I’ve been crying rather a lot lately, partly out of gratitude. I’m grateful for the many people, maybe you, who have given money for my wife’s cancer treatment. I’m also astounded, humbled, and maybe flummoxed. I know that people are essentially good and can manage our own affairs reasonably well without threat of violence, and still if I think about your compassion and generosity I end up slack-jawed at the awesomeness of you. Then I cry.
Even people I’d never heard of have given us money, sometimes hundreds of dollars. The biggest donors are people we don’t know. A guy I barely know handed me a C-note in the co-op, just put it in my hand, to help pay for Janice’s treatment. That time I got to the parking lot before I cried.
Some years ago, trying to raise money for an alternative newspaper, I happened to take part in a meeting with a billionaire. His office was obvious, and he opened with a story about how when his father had been sick recently he’d simply hired a plane and had the old man flown out to the best place on the continent for treating the old man’s ailment. Those of us with experience with the obscenely rich were duly impressed with this guy’s selfless generosity toward his also-rich father’s health care. The three of us were there begging for chump change, and he was bragging about his wealth like we might have missed it.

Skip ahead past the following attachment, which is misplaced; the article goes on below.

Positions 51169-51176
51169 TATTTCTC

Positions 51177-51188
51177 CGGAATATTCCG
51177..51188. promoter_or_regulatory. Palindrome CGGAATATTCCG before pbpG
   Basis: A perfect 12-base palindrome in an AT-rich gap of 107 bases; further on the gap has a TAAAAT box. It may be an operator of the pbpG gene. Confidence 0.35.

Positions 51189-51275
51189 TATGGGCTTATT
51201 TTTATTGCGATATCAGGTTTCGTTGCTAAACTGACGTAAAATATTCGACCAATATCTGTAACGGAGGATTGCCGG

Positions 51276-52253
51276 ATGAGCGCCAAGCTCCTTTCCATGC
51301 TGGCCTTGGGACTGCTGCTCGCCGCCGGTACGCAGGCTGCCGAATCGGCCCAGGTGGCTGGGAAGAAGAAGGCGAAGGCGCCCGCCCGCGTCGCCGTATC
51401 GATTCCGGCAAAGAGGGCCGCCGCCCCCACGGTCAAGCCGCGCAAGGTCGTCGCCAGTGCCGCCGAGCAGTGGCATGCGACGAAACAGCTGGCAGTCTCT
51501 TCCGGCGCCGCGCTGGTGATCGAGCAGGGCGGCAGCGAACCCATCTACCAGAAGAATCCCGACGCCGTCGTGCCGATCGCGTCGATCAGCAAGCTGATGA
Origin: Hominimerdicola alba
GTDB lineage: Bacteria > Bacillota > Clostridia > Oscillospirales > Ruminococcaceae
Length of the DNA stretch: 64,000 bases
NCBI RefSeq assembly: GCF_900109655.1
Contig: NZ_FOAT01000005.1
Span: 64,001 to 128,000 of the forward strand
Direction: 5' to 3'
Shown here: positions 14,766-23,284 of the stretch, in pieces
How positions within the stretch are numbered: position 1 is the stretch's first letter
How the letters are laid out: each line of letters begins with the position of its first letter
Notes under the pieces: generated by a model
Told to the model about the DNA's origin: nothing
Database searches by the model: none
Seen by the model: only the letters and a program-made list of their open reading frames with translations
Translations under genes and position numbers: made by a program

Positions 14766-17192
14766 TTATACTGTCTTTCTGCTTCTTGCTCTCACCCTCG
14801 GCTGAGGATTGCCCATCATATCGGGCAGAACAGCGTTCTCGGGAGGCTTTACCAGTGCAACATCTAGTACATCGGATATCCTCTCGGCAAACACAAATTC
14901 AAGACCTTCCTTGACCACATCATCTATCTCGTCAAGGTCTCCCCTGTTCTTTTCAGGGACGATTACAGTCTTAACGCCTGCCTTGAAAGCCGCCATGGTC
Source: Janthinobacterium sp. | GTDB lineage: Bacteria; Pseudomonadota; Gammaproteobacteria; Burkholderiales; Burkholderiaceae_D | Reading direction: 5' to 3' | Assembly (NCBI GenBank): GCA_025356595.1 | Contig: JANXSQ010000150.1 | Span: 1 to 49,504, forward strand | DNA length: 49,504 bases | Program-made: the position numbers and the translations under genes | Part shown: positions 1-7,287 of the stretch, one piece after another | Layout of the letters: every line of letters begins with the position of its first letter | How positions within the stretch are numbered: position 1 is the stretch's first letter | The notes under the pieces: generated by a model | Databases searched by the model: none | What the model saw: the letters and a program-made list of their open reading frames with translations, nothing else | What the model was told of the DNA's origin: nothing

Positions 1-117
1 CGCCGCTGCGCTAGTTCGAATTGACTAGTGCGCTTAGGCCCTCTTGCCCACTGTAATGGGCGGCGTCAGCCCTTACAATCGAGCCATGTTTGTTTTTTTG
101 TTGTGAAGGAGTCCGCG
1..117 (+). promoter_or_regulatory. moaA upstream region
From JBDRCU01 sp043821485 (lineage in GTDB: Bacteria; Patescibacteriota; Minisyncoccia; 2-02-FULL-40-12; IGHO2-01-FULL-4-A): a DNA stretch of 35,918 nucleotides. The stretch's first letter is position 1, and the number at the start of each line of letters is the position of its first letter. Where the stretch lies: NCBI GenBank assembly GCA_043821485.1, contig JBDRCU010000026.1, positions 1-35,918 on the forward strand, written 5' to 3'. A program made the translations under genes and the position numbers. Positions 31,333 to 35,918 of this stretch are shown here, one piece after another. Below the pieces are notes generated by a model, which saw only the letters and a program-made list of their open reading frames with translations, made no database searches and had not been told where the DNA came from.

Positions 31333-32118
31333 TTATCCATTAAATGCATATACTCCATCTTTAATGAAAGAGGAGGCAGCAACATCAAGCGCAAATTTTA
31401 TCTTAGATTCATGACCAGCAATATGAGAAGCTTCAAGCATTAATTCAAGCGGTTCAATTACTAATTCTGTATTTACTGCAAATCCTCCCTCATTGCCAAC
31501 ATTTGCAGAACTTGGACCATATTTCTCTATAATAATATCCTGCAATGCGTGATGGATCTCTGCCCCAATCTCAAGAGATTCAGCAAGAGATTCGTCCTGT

And I want to do the same for Janice, spare no expense, just keep doing what’s working and I’ll take care of it, and I know that I can’t take care of squat. Sometimes that makes me cry, too, that after a lifetime of trying to accumulate more and better stuff, I don’t have much. Part of me feels responsible and a failure, for a little while anyway, for not having been better at wage slavery or even capitalism—more cause for weeping.
So far the hardest part is learning to receive the gifts of the universe, this time obviously routed through you, and also more commonly and subtly routed where I least expect it. I’m grateful for getting to know Janice better. Her persistence is something to behold. She makes me feel flighty, another reason to cry.
My emotional life is such that I’m perfectly capable of bursting into laughter or tears at any moment. There’s so damn much profundity and joy and awe in my life, I don’t know what to expect from one minute to the next, which is probably just as well.